“Disclosure: Trans Lives On Screen” Is a Vital Document of Trans Cinema

Towards the beginning of Sam Feder’s new documentary Disclosure: Trans Lives on Screen Susan Stryker is talking about early filmmaking pioneer D.W. Griffith. Stryker explains that Griffith’s 1914 film Judith of Bethulia, known for inventing the dynamic montage, prominently features a gender nonconforming person. We see this person — flamboyant, androgynous — navigating a silent film aesthetic we associate with more normative images. Stryker’s eyes gleam with the confirmation that trans people have always existed and have always existed on screen. Our lives are intrinsic to the art form of cinema.

Cut to Yance Ford none too impressed. “As the Missy Elliot song would say, we just need to back it up for a minute,” he interjects. Ford brings up Griffith’s The Birth of a Nation a film that inspired the resurgence of the KKK — before returning to the earlier work. “Not only is Griffith incredibly racist, but he understands that you can turn gender nonconforming people into the joke of your story.”

This piece of history — this gender nonconforming person captured on celluloid over a hundred years ago — is suddenly reframed. Twice. Griffith cannot be praised without context. And is the inclusion of this stereotypical character even worthy of praise?

Trans film history — like all film histories — is one filled with contradictions, and Disclosure succeeds by making these contradictions its subject. The movie doesn’t split representation into simple categories of good and bad, nor does it discuss intersections of race, gender, and class as mere asterisks. They are the entire point.

The film remains committed to the discomfort, pain, and disagreements that accompany an accurate look at our cinema. There is no attempt to sanitize or create a simplistic narrative of progress. “There are lots of ugly things about our history that feel like an assault,” Ford says. “But I think we have to know them. I think we have to learn them.”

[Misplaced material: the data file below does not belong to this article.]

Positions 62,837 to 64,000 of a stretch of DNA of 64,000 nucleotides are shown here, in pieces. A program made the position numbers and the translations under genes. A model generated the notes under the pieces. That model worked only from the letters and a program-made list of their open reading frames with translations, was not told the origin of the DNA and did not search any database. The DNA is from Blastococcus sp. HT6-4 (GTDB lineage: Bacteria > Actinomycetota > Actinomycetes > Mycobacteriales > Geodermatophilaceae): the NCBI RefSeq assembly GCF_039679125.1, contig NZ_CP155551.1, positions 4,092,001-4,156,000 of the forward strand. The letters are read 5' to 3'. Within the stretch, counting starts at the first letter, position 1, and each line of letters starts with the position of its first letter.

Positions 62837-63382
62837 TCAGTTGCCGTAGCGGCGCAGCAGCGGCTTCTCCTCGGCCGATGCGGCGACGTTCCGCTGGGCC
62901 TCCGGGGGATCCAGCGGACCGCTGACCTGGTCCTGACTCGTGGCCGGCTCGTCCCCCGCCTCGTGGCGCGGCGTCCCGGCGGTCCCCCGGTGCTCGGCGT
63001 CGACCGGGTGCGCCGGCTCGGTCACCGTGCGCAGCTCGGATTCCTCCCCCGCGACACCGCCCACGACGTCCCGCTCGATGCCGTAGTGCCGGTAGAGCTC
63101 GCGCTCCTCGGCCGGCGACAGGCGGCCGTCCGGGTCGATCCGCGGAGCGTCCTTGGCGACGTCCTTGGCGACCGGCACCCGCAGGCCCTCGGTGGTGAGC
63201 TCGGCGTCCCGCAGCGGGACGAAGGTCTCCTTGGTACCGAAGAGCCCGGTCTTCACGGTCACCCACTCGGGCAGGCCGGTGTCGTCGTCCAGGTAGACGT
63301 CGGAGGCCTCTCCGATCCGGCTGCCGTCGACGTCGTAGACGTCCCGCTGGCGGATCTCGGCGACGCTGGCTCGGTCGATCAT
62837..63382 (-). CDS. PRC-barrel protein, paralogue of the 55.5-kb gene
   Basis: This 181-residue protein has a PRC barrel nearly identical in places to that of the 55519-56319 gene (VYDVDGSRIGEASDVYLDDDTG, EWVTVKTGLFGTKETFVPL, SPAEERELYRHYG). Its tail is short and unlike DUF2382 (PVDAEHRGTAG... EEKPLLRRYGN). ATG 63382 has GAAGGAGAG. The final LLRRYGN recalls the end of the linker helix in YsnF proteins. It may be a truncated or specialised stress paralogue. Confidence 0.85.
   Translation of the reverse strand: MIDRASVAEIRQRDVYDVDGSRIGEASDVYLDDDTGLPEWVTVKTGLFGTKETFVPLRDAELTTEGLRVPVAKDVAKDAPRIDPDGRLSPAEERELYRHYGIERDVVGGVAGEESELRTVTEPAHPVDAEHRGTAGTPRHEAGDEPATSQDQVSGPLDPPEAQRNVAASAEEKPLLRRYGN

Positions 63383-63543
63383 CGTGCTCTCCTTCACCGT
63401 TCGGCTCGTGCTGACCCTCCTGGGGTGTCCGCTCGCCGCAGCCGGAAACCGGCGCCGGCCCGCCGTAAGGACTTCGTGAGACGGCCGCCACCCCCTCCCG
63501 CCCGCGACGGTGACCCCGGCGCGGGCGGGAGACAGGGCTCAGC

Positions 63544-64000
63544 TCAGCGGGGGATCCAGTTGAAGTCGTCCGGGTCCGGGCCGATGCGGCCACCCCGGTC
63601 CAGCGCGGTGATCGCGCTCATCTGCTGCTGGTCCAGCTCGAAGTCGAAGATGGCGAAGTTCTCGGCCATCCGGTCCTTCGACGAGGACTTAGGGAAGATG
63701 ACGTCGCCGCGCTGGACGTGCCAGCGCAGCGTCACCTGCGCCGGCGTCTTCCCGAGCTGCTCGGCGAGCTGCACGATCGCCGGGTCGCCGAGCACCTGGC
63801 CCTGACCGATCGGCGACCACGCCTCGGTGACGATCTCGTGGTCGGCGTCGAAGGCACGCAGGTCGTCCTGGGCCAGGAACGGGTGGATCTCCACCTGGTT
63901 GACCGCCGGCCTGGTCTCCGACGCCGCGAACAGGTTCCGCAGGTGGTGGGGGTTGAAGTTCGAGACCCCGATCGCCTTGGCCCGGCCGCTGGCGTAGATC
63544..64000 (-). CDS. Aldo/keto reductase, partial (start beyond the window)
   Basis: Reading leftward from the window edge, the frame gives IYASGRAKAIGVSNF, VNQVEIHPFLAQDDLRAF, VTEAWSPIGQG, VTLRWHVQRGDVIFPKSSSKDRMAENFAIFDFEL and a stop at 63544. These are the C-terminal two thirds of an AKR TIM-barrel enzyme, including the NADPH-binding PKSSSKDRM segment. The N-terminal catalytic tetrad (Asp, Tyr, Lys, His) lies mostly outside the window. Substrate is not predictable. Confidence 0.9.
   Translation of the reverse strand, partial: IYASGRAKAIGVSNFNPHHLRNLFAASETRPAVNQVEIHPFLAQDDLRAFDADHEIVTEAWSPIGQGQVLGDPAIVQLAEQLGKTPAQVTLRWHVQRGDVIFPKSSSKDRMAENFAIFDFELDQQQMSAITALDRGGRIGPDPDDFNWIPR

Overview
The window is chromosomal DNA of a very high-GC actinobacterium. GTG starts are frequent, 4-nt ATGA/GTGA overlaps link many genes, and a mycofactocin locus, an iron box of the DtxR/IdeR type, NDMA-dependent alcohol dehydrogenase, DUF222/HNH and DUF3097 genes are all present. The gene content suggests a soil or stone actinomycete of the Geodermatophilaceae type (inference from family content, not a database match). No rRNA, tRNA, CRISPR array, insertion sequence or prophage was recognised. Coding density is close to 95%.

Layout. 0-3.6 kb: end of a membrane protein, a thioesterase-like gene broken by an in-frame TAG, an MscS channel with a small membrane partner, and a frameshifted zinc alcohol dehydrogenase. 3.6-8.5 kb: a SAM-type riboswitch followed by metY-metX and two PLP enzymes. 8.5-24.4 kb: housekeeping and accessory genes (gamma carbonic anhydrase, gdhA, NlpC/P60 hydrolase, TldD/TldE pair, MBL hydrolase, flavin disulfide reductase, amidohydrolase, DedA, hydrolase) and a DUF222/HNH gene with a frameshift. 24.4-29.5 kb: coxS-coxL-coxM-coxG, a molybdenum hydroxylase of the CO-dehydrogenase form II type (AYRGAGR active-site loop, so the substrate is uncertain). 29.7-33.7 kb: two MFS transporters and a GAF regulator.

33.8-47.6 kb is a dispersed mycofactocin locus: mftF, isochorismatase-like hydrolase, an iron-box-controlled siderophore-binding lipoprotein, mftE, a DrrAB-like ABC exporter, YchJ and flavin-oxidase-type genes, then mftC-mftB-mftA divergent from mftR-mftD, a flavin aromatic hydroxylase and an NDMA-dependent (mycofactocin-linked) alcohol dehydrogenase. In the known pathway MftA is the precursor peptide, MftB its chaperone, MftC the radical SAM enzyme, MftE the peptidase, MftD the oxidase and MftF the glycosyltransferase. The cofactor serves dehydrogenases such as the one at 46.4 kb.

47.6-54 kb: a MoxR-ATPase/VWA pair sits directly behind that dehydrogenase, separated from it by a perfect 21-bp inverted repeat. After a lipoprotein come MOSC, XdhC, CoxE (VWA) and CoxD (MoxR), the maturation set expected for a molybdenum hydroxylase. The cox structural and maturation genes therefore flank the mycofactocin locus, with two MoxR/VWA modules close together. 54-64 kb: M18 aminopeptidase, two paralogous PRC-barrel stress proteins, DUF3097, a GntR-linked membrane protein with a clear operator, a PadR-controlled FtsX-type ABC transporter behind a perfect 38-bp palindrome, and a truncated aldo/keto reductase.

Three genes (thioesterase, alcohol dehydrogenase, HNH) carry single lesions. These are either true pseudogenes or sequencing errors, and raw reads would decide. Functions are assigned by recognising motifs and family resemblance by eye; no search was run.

Disclosure features a remarkable list of interview subjects that includes executive producer Laverne Cox, as well as Brian Michael Smith, Jen Richards, Lilly Wachowski, Tiq Milan, Rain Valdez, Ser Anzoategui, Candis Cayne, Angelica Ross, and many more. And almost every movie and TV show discussed for its negative and stereotypical portrayal of trans people is met with one of the people speaking its praises.

Marquise Vilsón found Jerry Springer empowering, because it showed that there were people like him. Zackary Drucker didn’t take issue with The Crying Game until years later, because simply seeing a woman with a penis changed her life. There are so many stories like this. One person’s traumatic memory is another’s powerful revelation. The documentary leaves room for all of this. It goes beyond the intellectual and emphasizes the emotional experience of representation.

One of the film’s most powerful moments finds Laverne Cox discussing Ava on Nip/Tuck. She breaks down the scene of Ava’s disclosure beat by beat. Then she takes a deep breath. “So okay, so I need to—” she begins before exhaling again. “Just even talking about this as a trans person, even like— it’s so violent. It feels so— it’s so hard to talk about. I’m like cringing and I want to cry talking about it. I want to cry talking about this narrative, because it’s just horrible.”

There’s a lot of tangible knowledge to glean from this film, but it’s moments like this that emphasize why that knowledge matters. Whether discussing the ways we’re portrayed on screen or any other facet of our lives, trans people are often expected to educate. And that’s what Laverne Cox was doing — breaking down a transphobic moment, a disclosure, objectively and in detail. But this isn’t an objective experience. Watching portrayals like the ones on Nip/Tuck hurt. They’re personal. Revisiting them hurts. Talking about them hurts. I appreciate the opportunity to witness that hurt in other trans people. We’re so often forced to perform strength and understanding.

There is a bitter comfort in moments like this and there is a euphoric comfort in their foil. We may witness the pain of describing the Nip/Tuck moment, but we also see the joy Laverne Cox experiences describing her unexpected connection to Yentl or the inspiration she found in Candis Cayne’s role on Dirty Sex Money. We have a remarkable ability to be seen, to find one another, to find ourselves, even within work intended to mock, exploit, or ignore. It’s a beautiful thing to witness.

And yet, despite all its achievements, the documentary isn’t perfect. The film does not address the lack of representation for disabled trans people. Little of the progress we’ve seen in trans representation has included disabled people — cis queer media is also severely lacking — and it would’ve been meaningful to have disabled trans interview subjects as part of this discussion. The minimal amount of footage to cut to doesn’t excuse this lack of inclusion — it highlights its importance.

The film also doesn’t cover how sexual orientation factors into trans representation. Cis men are still centered in the majority of our love stories — trans lesbians are especially rare — and it would have been nice to see that discussed with the same nuance the film embraced for other topics.